"But, more importantly, and this is really where the heart of this discussion is, the quality of democracy seems to be going down across the board."

International IDEA's report unpacks the concept of democracy into 28 attributes. If at least one of the attributes undergoes a severe decline in a period of five years in a given country, it is identified as 'democratic erosion'.

Police in Myanmar run towards protesters to break up a demonstration

"A decade ago, only 12% of democracies were experiencing democratic erosion so defined. That figure in 2020, went up to 43%.

"43% of democracies were experiencing democratic erosion defined like that, not to speak of the fact that there's a particularly severe type of democratic corrosion, which is what we call backsliding, which speaks to the deliberate long-term process, whereby basic democratic tenets are subverted, usually by governments that are elected by the ballot box, like what we have seen in Turkey or Hungary, and a number of places around the world," said Mr Casas Zamora.

"This kind of a revolution, backsliding, is becoming a pandemic, of a different kind, because it started to affect really large important democracies, the likes of India, Brazil, and most important of all the United States."

In Washington, 6 January marked the one-year anniversary of the riot at the Capitol, when Donald Trump supporters stormed the building to protest President Joe Biden’s win in the 2020 election.

Pro-Trump rioters at the Capitol building in Washington last January

Mr Casas Zamora believes this backsliding of democracy in the US has been surprising, but at the same time, he says: "this has been going on in broad daylight for quite a while" and that "the process is intensifying."

"One of the truly alarming things is that, by now, it's become very clear that the 2020 election did not solve much in terms of the state of democracy in the US."

He believes the political polarisation and increasing tendency to throw into question the credibility of the electoral results, without any evidence to back up claims that fraud was perpetrated, have become worse since the election.

The problems of democracy are global in nature and therefore call for a global response. And it's a response that needs to be infused with a sense of humility," Mr Casas Zamora said.

Despite these challenges and the extraordinary challenges created by the pandemic, Mr Casas Zamora said there are glimmers of hope.

He said countries all over the world have been able to hold credible, robust elections, which was not a given before the pandemic, adding that the proportion of elections being cancelled or postponed is actually quite low.

Another cause for hope is the robustness of civic activism, according to Mr Casas Zamora.

Pandemic’s impact on democracy

Research Manager for Freedom House's annual report Amy Slipowitz

The Freedom in the World 2021 report, published by Freedom House, found that fewer than a fifth of the world’s people now live in fully free countries.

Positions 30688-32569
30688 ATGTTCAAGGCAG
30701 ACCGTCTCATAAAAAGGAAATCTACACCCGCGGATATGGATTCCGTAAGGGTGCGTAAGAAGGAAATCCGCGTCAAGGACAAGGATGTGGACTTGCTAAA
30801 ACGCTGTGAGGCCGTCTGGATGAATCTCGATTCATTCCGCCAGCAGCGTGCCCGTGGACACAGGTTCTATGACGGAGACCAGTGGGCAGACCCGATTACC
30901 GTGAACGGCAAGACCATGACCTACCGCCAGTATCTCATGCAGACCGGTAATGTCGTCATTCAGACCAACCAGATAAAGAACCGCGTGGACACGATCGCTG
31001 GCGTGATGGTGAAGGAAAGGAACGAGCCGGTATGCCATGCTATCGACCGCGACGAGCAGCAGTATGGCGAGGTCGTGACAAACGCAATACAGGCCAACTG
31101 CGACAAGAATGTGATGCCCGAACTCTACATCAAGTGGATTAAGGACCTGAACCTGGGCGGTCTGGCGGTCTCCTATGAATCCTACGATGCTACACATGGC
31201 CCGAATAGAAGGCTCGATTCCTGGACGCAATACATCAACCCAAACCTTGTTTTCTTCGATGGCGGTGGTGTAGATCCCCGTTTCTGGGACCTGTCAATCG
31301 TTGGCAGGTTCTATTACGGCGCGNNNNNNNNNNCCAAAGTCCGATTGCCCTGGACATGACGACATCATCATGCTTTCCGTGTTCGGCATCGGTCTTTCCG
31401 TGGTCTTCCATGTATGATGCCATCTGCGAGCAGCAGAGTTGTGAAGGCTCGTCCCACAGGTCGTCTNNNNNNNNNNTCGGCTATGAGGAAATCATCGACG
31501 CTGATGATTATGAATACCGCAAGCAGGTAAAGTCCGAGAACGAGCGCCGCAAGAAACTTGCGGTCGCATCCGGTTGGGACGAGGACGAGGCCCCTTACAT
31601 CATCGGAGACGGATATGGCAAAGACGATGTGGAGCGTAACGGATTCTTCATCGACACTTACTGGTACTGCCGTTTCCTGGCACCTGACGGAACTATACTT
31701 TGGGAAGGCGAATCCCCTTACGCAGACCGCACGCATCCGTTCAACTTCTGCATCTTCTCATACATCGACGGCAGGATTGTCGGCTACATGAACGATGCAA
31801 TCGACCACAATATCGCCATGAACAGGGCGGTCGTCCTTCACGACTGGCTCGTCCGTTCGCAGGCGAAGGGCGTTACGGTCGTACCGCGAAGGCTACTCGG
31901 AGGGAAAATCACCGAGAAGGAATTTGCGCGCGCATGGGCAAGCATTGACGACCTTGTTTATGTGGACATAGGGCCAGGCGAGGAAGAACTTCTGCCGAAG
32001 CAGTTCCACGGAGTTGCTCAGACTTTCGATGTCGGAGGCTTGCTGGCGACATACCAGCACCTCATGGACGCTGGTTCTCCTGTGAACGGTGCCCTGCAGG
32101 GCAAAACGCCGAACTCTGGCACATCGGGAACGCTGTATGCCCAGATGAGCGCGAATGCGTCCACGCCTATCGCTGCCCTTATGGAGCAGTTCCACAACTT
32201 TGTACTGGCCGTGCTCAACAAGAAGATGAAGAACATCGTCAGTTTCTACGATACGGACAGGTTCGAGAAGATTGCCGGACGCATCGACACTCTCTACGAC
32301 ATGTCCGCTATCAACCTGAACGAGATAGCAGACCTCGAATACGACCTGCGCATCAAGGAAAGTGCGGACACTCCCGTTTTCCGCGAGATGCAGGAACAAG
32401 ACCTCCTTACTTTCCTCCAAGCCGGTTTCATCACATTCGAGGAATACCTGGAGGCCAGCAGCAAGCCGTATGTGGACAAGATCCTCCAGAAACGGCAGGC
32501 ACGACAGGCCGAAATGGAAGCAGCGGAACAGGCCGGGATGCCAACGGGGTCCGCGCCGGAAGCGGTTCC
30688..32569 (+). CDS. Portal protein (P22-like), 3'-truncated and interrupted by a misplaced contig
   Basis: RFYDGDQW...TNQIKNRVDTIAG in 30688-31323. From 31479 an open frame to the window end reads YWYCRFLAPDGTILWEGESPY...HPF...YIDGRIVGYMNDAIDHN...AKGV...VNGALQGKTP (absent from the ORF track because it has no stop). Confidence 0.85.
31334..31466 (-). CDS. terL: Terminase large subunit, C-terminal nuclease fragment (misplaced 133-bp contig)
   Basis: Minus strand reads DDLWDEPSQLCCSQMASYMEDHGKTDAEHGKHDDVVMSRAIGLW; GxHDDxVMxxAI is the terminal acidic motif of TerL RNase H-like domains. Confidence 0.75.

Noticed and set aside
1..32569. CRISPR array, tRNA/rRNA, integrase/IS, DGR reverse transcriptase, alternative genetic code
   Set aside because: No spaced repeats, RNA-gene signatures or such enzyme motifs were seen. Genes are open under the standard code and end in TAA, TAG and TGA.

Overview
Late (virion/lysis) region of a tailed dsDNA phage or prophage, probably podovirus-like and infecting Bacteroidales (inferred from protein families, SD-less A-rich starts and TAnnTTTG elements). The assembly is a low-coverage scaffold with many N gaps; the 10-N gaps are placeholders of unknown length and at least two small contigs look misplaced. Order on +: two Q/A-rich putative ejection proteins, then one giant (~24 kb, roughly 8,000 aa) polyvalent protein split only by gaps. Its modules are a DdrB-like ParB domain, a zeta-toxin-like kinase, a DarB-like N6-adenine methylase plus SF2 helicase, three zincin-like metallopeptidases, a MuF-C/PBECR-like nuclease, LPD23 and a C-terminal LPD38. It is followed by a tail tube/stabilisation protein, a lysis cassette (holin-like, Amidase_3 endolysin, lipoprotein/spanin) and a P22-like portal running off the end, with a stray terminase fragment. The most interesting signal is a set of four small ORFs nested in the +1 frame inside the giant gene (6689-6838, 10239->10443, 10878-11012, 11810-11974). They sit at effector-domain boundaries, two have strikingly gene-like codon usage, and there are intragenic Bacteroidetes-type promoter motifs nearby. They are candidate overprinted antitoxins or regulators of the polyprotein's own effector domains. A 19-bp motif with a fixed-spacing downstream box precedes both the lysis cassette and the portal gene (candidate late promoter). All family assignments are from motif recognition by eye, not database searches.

New York-based Research Manager for Freedom House’s annual report, Amy Slipowitz, said these declines have spill over effects and can affect the stability across the whole global system.

The report found democracy declined again in 2020 for the 15th consecutive year.

"I think the nature of the 15 years of decline has changed over time. Now we're not just seeing the most brutal of dictatorships declining, we're also seeing a lot of democracies, many already established democracies, starting to backslide," Ms Slipowitz said.

Originally, Freedom House was concerned about the impact of the Covid-19 pandemic and whether restrictions would be implemented within a framework that respects international human rights principles.

People wait to fill oxygen canisters during the Covid pandemic in Myanmar

The bigger issue it is seeing emerging is that the pandemic has given authoritarian regimes another opportunity to consolidate their power to crackdown on dissent.

"It's very clear that the pandemic response is going far beyond justifiable restrictions and movement or assembly. It's going to be a lot harder to roll back, I think, than it was to put in place," said Ms Slipowitz.

"Many of these restrictions don't have sunset clauses or anything like that, which is concerning.

For example, in Myanmar, Aung San Suu Kyi and the elected president, they were recently sentenced to prison for breaking Covid-19 rules, among many other charges.

"So, you can see that Covid restrictions have just become another tool that authoritarian actors can use as a consolidate power."

Despite the collapse of the rights of people living in Myanmar and the enormous, brutal crackdown, civilians are continuing to strive for democracy.

Protesters make the three finger salute in demonstration against the military coup

"We're seeing the civil disobedience movement. It's very wide-ranging and includes a general strike by so many different workers, from civil servants to educators, health workers, and so many more," Ms Slipowitz said.

"Civilians are boycotting products and services that are linked to the military including a range of things from beer to telecommunication services. This is continuing to deny the military full legitimacy.

"It demonstrates the risks that many in Myanmar are willing to take in support of democracy. Those risks are extremely high."